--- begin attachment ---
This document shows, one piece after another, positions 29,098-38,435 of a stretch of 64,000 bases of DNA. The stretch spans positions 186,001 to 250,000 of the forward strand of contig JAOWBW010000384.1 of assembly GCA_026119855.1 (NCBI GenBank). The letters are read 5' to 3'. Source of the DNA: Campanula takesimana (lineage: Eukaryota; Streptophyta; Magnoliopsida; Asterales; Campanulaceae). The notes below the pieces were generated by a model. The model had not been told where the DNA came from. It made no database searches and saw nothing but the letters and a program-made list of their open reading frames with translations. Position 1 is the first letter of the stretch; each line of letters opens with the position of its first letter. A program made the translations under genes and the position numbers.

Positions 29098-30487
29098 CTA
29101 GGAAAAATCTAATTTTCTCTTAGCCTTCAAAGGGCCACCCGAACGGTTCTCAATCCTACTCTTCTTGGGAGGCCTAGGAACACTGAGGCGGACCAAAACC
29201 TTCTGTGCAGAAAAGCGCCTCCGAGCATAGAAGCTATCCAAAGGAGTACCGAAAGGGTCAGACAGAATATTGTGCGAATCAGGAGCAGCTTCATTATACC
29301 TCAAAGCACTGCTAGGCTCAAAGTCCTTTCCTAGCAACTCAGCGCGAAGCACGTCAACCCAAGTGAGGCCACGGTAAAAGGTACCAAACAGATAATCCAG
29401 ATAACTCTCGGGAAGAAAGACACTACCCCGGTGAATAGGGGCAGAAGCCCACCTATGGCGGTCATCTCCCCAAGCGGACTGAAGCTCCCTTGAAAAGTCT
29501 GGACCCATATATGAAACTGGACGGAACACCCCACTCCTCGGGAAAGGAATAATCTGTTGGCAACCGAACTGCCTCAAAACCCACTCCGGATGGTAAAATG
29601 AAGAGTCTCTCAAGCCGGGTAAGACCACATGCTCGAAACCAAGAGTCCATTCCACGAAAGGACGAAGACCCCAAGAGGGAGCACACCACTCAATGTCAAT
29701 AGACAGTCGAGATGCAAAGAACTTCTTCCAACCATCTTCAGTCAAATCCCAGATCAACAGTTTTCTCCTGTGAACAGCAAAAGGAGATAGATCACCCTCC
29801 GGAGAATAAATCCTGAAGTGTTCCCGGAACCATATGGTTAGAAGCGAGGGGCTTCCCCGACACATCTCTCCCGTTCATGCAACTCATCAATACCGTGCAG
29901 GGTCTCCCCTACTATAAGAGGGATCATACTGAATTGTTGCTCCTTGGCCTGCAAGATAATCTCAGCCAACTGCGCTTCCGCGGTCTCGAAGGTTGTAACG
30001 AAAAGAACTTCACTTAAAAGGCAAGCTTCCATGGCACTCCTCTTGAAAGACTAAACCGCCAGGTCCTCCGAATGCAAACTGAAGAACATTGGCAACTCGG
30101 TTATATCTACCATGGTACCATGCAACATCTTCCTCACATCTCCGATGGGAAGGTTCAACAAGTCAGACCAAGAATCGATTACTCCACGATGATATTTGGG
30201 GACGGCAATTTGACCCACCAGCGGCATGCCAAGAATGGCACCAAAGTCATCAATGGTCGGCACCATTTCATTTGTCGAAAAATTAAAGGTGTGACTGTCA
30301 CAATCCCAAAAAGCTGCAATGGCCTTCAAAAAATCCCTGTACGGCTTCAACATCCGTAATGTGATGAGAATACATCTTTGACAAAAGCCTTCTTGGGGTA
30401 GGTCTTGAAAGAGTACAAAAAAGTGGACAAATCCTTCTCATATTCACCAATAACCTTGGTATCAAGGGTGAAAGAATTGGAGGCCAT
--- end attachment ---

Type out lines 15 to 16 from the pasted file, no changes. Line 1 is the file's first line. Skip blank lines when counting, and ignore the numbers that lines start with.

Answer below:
30201 GACGGCAATTTGACCCACCAGCGGCATGCCAAGAATGGCACCAAAGTCATCAATGGTCGGCACCATTTCATTTGTCGAAAAATTAAAGGTGTGACTGTCA
30301 CAATCCCAAAAAGCTGCAATGGCCTTCAAAAAATCCCTGTACGGCTTCAACATCCGTAATGTGATGAGAATACATCTTTGACAAAAGCCTTCTTGGGGTA